20 Oct 12
The inaugural Music and the Seicento study day was held at the University of York on 20 October 2012. A collaborative project between the universities of Huddersfield and York, the event was devised and organized by Andrew Cheetham (Huddersfield) and Joseph Knowles (York) with assistance from Jonathan Wainwright (York), and was supported financially by the RMA and the Huddersfield and York music departments.
In total, 12 student papers were presented, divided thematically into two parallel sessions. These encompassed a wide range of topics from the seicento. The papers, presented by postgraduate research students from the UK, Europe and North America, were of a consistently high standard. Following the success of the day, it was decided to form a student study group.
The first morning parallel session included papers that considered the performance of seventeenth-century Italian music, examining issues pertaining to notation, tactus and the authenticity of manuscripts. The concurrent session explored the dissemination of Italian vocal and instrumental music, and the presence of Italian musicians in England.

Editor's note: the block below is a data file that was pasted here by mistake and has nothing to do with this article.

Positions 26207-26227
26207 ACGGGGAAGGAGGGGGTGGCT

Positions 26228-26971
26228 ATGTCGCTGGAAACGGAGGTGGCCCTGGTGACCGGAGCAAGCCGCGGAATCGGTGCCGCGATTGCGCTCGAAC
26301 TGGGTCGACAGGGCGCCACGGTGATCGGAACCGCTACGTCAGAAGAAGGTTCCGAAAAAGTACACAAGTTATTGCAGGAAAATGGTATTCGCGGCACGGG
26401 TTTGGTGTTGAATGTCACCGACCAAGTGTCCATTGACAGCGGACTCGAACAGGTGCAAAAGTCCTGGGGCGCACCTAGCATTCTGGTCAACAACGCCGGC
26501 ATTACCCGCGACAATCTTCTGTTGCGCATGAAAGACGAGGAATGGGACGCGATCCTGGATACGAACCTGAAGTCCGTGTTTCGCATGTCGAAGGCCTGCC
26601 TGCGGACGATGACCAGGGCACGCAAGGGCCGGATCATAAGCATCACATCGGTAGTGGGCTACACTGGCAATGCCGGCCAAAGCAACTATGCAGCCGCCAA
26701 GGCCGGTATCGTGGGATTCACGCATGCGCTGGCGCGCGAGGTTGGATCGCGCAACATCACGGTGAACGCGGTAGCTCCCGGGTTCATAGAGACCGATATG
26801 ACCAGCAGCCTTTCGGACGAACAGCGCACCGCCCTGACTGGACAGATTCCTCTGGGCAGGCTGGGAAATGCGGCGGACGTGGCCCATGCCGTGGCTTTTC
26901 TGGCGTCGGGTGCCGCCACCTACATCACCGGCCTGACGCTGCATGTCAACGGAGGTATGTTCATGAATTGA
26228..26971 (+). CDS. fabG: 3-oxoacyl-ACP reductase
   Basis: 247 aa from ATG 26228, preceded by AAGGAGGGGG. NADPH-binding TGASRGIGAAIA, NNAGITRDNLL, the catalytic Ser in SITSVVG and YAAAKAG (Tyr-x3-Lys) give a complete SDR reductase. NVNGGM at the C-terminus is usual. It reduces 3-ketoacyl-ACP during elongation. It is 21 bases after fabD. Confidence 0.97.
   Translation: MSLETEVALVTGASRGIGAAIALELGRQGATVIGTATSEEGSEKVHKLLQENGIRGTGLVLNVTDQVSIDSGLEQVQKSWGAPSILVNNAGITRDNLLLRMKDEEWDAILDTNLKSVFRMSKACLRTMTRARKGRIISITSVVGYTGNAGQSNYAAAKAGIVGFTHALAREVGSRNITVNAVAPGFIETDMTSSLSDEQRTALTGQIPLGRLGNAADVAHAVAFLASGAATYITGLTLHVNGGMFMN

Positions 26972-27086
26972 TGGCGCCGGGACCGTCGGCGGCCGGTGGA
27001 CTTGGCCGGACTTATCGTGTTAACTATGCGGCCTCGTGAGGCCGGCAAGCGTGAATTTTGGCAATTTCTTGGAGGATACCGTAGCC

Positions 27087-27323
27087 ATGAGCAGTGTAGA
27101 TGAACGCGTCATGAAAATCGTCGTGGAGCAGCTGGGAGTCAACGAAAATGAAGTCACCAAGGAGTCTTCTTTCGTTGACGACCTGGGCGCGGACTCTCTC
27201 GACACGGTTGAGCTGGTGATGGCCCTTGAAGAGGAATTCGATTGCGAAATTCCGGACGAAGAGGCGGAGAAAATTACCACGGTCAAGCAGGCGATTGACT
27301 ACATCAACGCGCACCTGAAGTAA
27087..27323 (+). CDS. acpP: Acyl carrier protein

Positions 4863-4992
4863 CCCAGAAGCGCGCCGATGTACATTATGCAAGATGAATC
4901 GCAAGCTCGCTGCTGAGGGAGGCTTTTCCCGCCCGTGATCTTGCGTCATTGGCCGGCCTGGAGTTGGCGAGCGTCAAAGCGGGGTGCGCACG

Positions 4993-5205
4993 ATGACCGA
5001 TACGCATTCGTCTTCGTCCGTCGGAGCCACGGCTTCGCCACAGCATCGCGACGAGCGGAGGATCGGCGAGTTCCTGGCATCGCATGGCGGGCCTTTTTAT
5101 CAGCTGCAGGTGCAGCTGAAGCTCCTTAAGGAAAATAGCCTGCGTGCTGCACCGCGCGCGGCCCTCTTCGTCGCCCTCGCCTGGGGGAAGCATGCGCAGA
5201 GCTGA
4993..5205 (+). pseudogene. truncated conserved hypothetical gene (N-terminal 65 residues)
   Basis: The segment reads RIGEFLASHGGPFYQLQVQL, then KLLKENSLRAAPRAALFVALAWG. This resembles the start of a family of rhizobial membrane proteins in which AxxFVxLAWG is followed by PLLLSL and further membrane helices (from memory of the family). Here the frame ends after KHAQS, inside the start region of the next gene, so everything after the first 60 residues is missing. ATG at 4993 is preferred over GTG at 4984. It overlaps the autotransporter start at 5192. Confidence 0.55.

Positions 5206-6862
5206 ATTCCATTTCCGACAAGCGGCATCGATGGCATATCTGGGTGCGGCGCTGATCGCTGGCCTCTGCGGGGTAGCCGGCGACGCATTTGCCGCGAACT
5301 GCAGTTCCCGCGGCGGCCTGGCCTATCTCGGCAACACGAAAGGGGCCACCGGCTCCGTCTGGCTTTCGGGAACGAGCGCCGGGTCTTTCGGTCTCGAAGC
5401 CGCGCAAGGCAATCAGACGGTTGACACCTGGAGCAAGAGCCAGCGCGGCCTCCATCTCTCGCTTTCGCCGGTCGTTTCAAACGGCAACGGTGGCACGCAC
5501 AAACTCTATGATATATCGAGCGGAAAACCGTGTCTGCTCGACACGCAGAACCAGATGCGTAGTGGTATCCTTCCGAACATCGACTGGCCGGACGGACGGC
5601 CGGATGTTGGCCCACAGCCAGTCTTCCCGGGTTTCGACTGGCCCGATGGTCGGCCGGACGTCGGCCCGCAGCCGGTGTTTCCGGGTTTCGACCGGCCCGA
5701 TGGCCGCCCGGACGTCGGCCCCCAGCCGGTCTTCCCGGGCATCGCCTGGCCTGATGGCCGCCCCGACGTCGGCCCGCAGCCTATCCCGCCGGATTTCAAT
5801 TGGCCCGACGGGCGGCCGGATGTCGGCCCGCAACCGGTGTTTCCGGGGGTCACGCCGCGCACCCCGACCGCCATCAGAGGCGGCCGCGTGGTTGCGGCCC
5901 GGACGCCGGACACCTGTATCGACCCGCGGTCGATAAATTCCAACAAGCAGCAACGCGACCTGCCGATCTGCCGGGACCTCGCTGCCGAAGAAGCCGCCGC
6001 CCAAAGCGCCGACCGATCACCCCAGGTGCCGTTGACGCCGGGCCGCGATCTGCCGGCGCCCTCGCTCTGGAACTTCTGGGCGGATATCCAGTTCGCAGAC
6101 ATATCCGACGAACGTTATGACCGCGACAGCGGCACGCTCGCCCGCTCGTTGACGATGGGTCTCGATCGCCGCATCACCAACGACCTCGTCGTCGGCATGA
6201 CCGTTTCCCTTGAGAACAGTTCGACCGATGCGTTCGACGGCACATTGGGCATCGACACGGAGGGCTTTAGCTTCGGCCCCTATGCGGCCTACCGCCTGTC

A lunchtime recital entitled Orpheus Britannicus was given by Four’s Company (Graham Cummings, John Bryan, David Milsom and Duncan Druce). The focus of the concert was Henry Purcell and his English and Italian forebears and contemporaries, highlighting Purcell’s synthesis of Italian compositional styles. Purcell’s Sonata VII in E minor was preceded by sonatas by Vitali and Bononcini, and then, similarly, his Sonata VI in C followed works by William Lawes and Jenkins.
After lunch, Robert Hollingworth gave an entertaining keynote address in which he spoke about his latest CD, 1612 Italian Vespers. His talk was highly illuminating on the process of taking an idea - in this case reconstructing Gabrieli’s incomplete Magnificat à 20 / à 28 - and producing a highly acclaimed recording, and provoked a lively discussion.
Equally engaging were the afternoon sessions. Compositional process and analysis was the theme for the first session, which featured papers on chromaticism, counterpoint, and literature considered from a compositional perspective. The second session explored the transitional composer Francesco Foggia, chant revision in seicento sources, and continuo realization in the motets of Alessandro Grandi.
Andrew Cheetham is a Ph.D. candidate in musicology at the University of Huddersfield and his research focuses on italianate sacred music in England during the first half of the seventeenth century.
Joseph Knowles is a Ph.D. candidate in musicology at the University of York and he is researching chromaticism in the music of Don Carlo Gesualdo, Prince of Venosa, supported by the Sir Jack Lyons scholarship.